These are the two pieces of information your entry, a minimum of 1,000 words, must include:
1. A brief introduction about your teaching background and class (one paragraph maximum).

2. Discuss one of the following:
– what works in your teaching style to encourage students to learn?
– explain professional development work that has improved your teaching.
– describe a project based learning activity in your class and the learning
– describe a service learning activity in your class and the learning results or impact on campus or community.

Entries must be sent in a Word document or a Google document.
Each entry must include your name, email address, school name, and your mailing address (where the check will be sent). Entries must be received at no later than midnight on December 30th. The cash award winners will be notified by email on or before January 5, 2009 and their payments will be mailed to them by January 9, 2009. All entries will receive a free one year subscription to Education Rebel Ezine. When you submit your entry you’re giving me the rights to print it in my ezine for  unlimited issues along with your name, grade, and state. I will not share any other information you provide with any other organization because I respect your privacy.

If you have any questions you can send them to me at

I know you’ll have time over the holiday break to share your teacher wisdom with me and I’m paying you to do it.

A beautiful sunny day today, Jack

Posted December 10, 2008 by Jack in Curriculum, Instruction, pedagogy

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Effective Teachers Have WILL   3 comments

…..was looking over what has helped me the most in my teaching to reach my “getting organized” goal for 2008 and thought I’d blog it.

It’s fair to say that it takes a special type of person …. a certain chemistry … to be a teacher. Not everyone has it or is willing to make the effort to obtain it. I’m all for keeping the effective teachers and helping the ineffective ones, but from what I’ve seen and heard, usually the ineffective teachers don’t know the slide they’re on or won’t agree to being supported – they’re just doing a J.O.B..

I detailed my thoughts about teacher chemistry in the TeacherHandbook (free) that you can pick up at so I’m not going to carry on about it here.

What is WILL? Very simply, it’s Whole children Influenced by Living Learning. I have being doing lessons with a WILL focus for years and I’ve been helping other teachers do them – because they saw the positive results in my classes. WILL starts with a martixed lesson using an OPTIMUM design which is easy to put together and implement.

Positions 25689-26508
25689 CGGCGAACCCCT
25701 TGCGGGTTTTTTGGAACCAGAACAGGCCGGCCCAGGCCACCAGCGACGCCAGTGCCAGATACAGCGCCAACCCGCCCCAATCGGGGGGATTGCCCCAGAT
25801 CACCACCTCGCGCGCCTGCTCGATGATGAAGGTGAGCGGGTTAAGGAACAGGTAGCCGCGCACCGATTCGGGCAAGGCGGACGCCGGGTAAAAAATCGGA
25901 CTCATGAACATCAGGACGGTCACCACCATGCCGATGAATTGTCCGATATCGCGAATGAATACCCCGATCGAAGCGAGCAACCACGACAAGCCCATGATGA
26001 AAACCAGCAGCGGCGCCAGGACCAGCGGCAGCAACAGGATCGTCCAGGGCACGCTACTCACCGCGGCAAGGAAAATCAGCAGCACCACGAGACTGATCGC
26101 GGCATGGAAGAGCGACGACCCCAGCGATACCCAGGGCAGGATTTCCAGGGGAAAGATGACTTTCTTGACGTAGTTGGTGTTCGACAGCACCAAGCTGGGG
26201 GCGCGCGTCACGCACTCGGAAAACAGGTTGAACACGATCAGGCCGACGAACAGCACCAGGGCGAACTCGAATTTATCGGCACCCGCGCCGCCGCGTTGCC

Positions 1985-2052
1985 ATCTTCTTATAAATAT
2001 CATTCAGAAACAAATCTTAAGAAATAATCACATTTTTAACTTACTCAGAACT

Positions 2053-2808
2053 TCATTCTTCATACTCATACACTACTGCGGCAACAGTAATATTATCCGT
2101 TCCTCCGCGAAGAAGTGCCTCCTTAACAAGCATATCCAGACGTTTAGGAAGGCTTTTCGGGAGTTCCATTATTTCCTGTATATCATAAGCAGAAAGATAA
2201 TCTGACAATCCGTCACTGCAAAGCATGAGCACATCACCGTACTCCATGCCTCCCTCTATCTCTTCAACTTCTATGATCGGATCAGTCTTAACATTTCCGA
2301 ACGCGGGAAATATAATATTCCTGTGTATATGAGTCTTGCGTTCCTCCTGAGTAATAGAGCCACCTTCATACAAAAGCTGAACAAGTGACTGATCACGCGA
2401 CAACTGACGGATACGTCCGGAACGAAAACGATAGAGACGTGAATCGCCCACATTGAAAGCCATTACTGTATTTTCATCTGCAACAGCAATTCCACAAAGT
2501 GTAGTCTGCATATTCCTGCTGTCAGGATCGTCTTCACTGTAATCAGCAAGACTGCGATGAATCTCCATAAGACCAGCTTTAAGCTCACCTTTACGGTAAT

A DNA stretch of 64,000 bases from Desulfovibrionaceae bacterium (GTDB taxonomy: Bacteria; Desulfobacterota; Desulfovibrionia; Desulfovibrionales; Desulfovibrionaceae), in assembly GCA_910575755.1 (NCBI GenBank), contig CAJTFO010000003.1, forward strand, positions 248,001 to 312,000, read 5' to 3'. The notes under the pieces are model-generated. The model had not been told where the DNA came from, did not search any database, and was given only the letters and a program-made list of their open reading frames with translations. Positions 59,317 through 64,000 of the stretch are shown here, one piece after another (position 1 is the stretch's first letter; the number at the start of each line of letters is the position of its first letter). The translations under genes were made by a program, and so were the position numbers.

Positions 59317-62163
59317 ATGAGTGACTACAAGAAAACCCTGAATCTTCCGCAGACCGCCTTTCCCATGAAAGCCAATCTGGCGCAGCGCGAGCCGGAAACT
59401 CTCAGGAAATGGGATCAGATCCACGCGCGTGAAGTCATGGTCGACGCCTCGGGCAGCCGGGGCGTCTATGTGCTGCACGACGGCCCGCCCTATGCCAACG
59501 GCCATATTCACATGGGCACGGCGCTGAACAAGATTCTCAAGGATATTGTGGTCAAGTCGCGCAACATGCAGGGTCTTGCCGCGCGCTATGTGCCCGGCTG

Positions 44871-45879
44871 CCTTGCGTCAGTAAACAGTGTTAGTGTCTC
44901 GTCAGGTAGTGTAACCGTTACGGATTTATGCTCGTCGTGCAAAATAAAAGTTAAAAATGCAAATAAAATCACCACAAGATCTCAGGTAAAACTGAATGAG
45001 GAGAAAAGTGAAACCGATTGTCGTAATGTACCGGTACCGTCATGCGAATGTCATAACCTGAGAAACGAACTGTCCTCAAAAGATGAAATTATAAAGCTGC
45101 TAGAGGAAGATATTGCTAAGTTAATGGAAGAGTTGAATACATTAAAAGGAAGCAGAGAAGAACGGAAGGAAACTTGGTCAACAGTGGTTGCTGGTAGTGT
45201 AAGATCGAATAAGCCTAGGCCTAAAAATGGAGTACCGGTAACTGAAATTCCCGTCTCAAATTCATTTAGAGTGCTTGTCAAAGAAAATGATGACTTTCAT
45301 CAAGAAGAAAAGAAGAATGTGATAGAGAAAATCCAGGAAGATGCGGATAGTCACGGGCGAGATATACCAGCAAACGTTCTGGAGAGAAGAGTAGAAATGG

There are two phases of this OPTIMUM design. The first phase is that a least 40% of your students must be familiar with working in student groups …. plus ….. your students need to be familiar with doing certain critical thinking exercises that are consistently woven into your lesson activities.

A matrixed lesson is built using Objectives, Activities and Resources.  Activities are a part of almost every lesson in my classes. Students working in groups have opportunities to flex their social skill learning muscles. I use different “comparing” exercises to get them comfortable with looking at  similarities and differences between things – thus building their analytical skills – and building those critical thinking skills too. Once you have 40% of your students familiar with working in groups you are on your way!

One “comparing” example is having students examine completed white  boards (posters, models, pictures, reports, and so forth). The goal is to have them describe similarities and differences between whatever they are comparing. I like the completed white boards since students work on them in groups after I give all the groups the same prompts for a specific set of questions or challenge or scenario. There is never a wrong answer, make sure you always use student comments and work as a contribution to the learning objective, or a contribution to their critical thinking skill, or just a plain ole “good work” comment.

Note I didn’t say that 40% of your students are “comfortable” with working in groups. I’m not a believer in comfort zones in class. On the other hand, students need to be familiar or confident with working in groups. When 40% have reached that point they’ll pull the rest of the class with ’em.

BTW, If you trust me enough to talk with your teacher friends then I’ll  instantly give you three of my highly rated classroom resources. Click here to learn more.

The critical thinking skills develop as we educators help students ask better questions. While they are comparing the boards I always do a two minute talk about the constant comparing every one does all day:

– why did you wear those clothes today (you compared them to other clothes)
– when you go to the store, why do you buy some tomatoes and not the others? (you compared them to other tomatoes)
– why do you hang out with Anita and not Sally? (you compared their characteristics and choose one over the other)

This kinda conversation qualifies this “comparing” exercise as relevant to students. When kids see the link to class work and life “outside” they will participate. Bottom line is, we all compare stuff constantly without everything thinking about doing it. As a teacher, bringing the “comparing” activity to the surface is a potent relevancy tool for your arsenal.